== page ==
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Former Fort Lauderdale Morgan Stanley and Wells Fargo Representative Barred

Aaron Parthemer of Fort Lauderdale, Florida submitted a Letter of Acceptance, Waiver and Consent (AWC) to the Department of Enforcement of the Financial Industry Regulatory Agency (FINRA) for the purpose of settlement for allegedly engaging in several outside business activities without his firm’s prior written knowledge.

Parthemer first became registered with FINRA as a General Securities Representative (GSR) in October 1994. From June 2009 through October 2011, Parthemer was registered with Morgan Stanley Smith Barney LLC (Morgan Stanley) as a GSR. On November 4, 2011 Morgan Stanley filed a Uniform Termination Notice for Securities Industry Registration (Form U5) under Parthemer’s request. From October 21, 2011 to present, Parthemer has been registered through Wells Fargo Advisors, LLC (Wells Fargo) as a GSR.

Without admitting or denying the findings, Parthemer consented to the FINRA sanction and entry findings that he loaned approximately $399,500 to customers without his firm’s permission. FINRA alleged that between June 2009 and March 2013, while associated with Morgan Stanley and later Wells Fargo, Parthemer, not only gave out loans without his firm’s permission but also presented an undisclosed private securities transaction in which eight firm customers ultimately invested more than $3 million. In addition, FINRA alleged that on multiple occasions, Parthemer provided false information to his associated firms.

FINRA found, between November 2011 and January 2012, while registered with Wells Fargo, Parthemer loaned approximately $399,500 to three professional athletes who were owners of a nightclub and customers of Parthemer at Wells Fargo. The purpose of the loan was to cover expenses at the night club. However at the time, Wells Fargo procedures prohibited loans to a firm’s customer unless the customer was an immediate family member of the representative and the loan was not securities related. FINRA alleged that Parthemer without his firm’s approval, provided the loan even though the customers were unrelated to him and the loans were not securities related. As a result Parthemer violated FINRA Rules 3240 and 2010.

In addition, from approximately July 2009 through February 2012, Parthemer allegedly participated in private securities transactions that are not prohibited by any person associated with a FINRA member. Parthemer allegedly referred several of his NBA and NFL clients to participate in a private securities transaction for GVC, a startup internet branding company managed by a friend of Parthemer. Approximately eight of Parthemer’s clients purchased $3.08 million of GVC preferred stock. FINRA alleged that Parthemer “facilitated” these transactions without his firm’s approval or knowledge violating FINRA Rule 2010.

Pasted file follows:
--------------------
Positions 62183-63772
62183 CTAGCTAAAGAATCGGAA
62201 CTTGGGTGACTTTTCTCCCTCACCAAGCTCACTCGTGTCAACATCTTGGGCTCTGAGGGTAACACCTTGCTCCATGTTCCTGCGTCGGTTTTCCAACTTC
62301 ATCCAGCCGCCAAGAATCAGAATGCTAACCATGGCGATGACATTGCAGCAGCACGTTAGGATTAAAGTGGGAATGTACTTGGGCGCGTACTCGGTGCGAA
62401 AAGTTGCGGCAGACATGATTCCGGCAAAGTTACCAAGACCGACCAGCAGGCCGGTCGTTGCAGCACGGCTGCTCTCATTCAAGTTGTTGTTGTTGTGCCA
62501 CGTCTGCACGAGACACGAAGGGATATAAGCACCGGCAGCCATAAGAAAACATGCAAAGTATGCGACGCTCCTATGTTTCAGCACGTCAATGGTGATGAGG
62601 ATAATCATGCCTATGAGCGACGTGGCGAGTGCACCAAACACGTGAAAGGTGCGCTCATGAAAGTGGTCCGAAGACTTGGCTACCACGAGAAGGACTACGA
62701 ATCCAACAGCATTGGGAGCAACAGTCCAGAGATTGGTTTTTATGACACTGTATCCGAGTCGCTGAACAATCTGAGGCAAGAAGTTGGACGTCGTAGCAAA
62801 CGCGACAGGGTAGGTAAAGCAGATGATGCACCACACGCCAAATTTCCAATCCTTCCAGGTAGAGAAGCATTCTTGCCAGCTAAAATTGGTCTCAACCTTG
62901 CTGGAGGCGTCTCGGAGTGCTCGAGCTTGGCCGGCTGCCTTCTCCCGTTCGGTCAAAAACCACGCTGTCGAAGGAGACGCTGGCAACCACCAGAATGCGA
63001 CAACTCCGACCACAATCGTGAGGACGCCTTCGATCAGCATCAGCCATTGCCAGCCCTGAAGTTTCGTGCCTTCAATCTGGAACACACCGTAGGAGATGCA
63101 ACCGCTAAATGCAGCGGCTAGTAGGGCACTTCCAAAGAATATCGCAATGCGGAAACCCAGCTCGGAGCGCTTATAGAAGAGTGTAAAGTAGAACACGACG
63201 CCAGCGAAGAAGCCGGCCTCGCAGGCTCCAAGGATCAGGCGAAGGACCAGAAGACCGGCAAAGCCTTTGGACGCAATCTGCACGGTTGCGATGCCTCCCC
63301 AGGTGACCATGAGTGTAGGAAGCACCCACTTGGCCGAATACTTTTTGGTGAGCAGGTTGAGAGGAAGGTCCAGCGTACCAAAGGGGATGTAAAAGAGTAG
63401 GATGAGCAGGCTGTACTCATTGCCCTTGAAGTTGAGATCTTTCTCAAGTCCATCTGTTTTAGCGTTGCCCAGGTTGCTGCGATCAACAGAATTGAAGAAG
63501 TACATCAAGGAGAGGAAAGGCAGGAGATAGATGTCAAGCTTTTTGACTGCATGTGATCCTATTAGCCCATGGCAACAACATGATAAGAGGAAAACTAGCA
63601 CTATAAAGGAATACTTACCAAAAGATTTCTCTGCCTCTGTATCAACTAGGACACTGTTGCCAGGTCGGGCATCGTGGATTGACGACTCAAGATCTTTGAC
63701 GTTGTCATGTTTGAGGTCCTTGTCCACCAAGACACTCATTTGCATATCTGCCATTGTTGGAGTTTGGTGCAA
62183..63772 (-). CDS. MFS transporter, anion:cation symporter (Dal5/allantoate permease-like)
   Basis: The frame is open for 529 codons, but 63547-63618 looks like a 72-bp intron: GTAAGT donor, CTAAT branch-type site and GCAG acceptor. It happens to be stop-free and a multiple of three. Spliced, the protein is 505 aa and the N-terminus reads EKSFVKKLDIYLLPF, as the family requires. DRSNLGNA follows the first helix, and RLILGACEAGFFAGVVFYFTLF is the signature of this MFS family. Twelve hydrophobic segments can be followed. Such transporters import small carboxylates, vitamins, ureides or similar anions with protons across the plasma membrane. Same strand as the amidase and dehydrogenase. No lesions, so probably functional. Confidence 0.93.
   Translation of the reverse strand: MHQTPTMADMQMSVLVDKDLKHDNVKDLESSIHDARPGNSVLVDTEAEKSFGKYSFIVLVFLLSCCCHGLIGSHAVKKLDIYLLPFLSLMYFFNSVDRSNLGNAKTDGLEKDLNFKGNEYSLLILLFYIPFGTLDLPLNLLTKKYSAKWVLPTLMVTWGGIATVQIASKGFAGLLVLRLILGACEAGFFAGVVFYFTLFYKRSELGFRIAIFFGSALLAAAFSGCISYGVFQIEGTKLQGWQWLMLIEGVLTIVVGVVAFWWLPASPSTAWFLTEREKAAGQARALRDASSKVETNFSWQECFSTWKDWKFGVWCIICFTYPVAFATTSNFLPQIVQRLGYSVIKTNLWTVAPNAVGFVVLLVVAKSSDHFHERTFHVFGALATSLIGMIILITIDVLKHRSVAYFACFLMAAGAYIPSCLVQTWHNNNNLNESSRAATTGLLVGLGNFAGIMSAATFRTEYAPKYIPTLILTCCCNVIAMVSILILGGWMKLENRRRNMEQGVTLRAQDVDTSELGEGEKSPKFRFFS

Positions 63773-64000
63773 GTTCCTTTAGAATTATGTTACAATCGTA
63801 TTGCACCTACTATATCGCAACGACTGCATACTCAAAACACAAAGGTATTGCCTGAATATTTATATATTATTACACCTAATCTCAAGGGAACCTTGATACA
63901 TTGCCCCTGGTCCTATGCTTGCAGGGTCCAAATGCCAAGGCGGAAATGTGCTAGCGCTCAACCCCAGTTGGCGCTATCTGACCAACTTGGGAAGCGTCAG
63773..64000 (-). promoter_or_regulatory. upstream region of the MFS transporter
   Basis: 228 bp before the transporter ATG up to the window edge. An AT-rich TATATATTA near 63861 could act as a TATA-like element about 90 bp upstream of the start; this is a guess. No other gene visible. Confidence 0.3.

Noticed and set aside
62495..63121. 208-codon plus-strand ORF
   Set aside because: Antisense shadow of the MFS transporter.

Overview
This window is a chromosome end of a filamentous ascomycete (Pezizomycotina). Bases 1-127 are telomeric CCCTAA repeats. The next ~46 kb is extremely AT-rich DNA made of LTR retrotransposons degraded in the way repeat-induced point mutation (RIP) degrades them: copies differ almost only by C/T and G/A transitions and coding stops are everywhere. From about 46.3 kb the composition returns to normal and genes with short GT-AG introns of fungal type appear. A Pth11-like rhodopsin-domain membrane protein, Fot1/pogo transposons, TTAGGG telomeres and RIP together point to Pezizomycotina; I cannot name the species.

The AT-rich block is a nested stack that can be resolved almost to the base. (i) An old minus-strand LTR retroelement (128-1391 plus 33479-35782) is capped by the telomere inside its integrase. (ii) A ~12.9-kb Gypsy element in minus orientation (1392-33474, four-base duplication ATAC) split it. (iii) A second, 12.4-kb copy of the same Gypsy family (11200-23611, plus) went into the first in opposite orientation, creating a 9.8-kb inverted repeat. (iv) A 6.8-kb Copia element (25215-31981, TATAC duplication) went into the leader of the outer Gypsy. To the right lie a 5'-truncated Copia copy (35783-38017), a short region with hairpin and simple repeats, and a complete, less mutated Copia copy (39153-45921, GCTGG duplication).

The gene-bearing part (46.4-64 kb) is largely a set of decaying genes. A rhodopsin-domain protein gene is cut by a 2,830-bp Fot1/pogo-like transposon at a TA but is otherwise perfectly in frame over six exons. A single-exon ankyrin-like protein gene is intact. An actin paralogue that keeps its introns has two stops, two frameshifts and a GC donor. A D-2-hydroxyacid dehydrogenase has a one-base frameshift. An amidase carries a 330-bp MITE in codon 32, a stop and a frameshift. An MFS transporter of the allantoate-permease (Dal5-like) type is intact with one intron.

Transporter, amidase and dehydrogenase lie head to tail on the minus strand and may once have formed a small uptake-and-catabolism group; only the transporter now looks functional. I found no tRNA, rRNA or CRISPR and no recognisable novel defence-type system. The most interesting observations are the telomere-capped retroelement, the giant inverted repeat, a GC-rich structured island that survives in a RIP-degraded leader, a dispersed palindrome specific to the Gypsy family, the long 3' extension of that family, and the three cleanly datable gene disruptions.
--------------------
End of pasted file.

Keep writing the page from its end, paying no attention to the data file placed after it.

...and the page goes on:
For his alleged conduct, Parthemer was barred from association with any FINRA member in any capacity.

Stockbrokers have been known to engage in many types of practices which violate industry and firm rules, practices, and procedures. In order to protect customers from stockbroker misconduct, FINRA rules require broker-dealers like Wells Fargo or Morgan Stanley to establish and implement a reasonable supervisory system. The implementation of the rules require supervisors to monitor employees to ensure they comply with federal and state securities laws, securities industry rules and regulations, and the firms, such as Wells Fargo or Morgan Stanley’s own policies and procedures. If broker dealers and/or their supervisors do not establish and implement these protective measures, they may be liable to investors for damages which flow from the misconduct. As a result, investors who have suffered losses because of their stockbroker’s unlawful or prohibited conduct can file a claim to recover damages against broker dealers like Wells Fargo or Morgan Stanley, which should consistently oversee its employees in order to prevent stockbroker misconduct.

Have you suffered losses in your Wells Fargo or Morgan Stanley investment account due to your stockbroker’s misconduct? If so, call Robert Pearce at the Law Offices of Robert Wayne Pearce, P.A. for a free consultation. Mr. Pearce is accepting clients with valid claims against stockbrokers for unsuitable recommendations, misrepresentations, and/or other unauthorized and prohibited conduct.

The most important of investors’ rights is the right to be informed! This Investors’ Rights blog post is by the Law Offices of Robert Wayne Pearce, P.A., located in Boca Raton, Florida. For over 35 years, Attorney Pearce has tried, arbitrated, and mediated hundreds of disputes involving complex securities, commodities, and investment law issues. The lawyers at our law firm are devoted to protecting investors’ rights throughout the United States and internationally! Please post a comment, call (800) 732-2889, send Mr. Pearce an email at pearce@rwpearce.com, and/or visit our website at www.secatty.com for answers to any of your questions about this blog post and/or any related matter.